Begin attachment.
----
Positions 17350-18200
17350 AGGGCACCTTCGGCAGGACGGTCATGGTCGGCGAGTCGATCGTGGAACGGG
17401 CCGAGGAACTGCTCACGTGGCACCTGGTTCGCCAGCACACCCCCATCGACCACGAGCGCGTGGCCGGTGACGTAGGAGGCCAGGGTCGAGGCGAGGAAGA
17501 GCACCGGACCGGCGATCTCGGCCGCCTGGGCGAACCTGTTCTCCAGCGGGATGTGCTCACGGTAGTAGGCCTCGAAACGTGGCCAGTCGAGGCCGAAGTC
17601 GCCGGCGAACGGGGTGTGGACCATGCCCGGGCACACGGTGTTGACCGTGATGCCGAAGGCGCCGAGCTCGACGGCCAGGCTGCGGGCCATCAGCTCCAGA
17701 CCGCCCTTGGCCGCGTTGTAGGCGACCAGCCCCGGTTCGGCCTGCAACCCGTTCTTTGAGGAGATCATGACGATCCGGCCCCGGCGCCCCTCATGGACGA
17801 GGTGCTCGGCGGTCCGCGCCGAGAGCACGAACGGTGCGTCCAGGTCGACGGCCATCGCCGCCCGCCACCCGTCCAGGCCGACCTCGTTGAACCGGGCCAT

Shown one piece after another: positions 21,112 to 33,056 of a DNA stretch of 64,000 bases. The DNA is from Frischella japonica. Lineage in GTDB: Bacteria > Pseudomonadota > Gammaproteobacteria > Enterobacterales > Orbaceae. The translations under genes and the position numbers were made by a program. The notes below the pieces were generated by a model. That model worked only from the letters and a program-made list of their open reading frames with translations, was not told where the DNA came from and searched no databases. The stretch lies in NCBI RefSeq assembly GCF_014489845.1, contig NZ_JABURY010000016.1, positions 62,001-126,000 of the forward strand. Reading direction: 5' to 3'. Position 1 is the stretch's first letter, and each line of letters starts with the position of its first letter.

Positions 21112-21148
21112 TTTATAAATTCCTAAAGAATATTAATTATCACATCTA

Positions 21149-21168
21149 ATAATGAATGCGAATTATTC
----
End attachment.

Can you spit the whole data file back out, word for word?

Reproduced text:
Positions 17350-18200
17350 AGGGCACCTTCGGCAGGACGGTCATGGTCGGCGAGTCGATCGTGGAACGGG
17401 CCGAGGAACTGCTCACGTGGCACCTGGTTCGCCAGCACACCCCCATCGACCACGAGCGCGTGGCCGGTGACGTAGGAGGCCAGGGTCGAGGCGAGGAAGA
17501 GCACCGGACCGGCGATCTCGGCCGCCTGGGCGAACCTGTTCTCCAGCGGGATGTGCTCACGGTAGTAGGCCTCGAAACGTGGCCAGTCGAGGCCGAAGTC
17601 GCCGGCGAACGGGGTGTGGACCATGCCCGGGCACACGGTGTTGACCGTGATGCCGAAGGCGCCGAGCTCGACGGCCAGGCTGCGGGCCATCAGCTCCAGA
17701 CCGCCCTTGGCCGCGTTGTAGGCGACCAGCCCCGGTTCGGCCTGCAACCCGTTCTTTGAGGAGATCATGACGATCCGGCCCCGGCGCCCCTCATGGACGA
17801 GGTGCTCGGCGGTCCGCGCCGAGAGCACGAACGGTGCGTCCAGGTCGACGGCCATCGCCGCCCGCCACCCGTCCAGGCCGACCTCGTTGAACCGGGCCAT

Shown one piece after another: positions 21,112 to 33,056 of a DNA stretch of 64,000 bases. The DNA is from Frischella japonica. Lineage in GTDB: Bacteria > Pseudomonadota > Gammaproteobacteria > Enterobacterales > Orbaceae. The translations under genes and the position numbers were made by a program. The notes below the pieces were generated by a model. That model worked only from the letters and a program-made list of their open reading frames with translations, was not told where the DNA came from and searched no databases. The stretch lies in NCBI RefSeq assembly GCF_014489845.1, contig NZ_JABURY010000016.1, positions 62,001-126,000 of the forward strand. Reading direction: 5' to 3'. Position 1 is the stretch's first letter, and each line of letters starts with the position of its first letter.

Positions 21112-21148
21112 TTTATAAATTCCTAAAGAATATTAATTATCACATCTA

Positions 21149-21168
21149 ATAATGAATGCGAATTATTC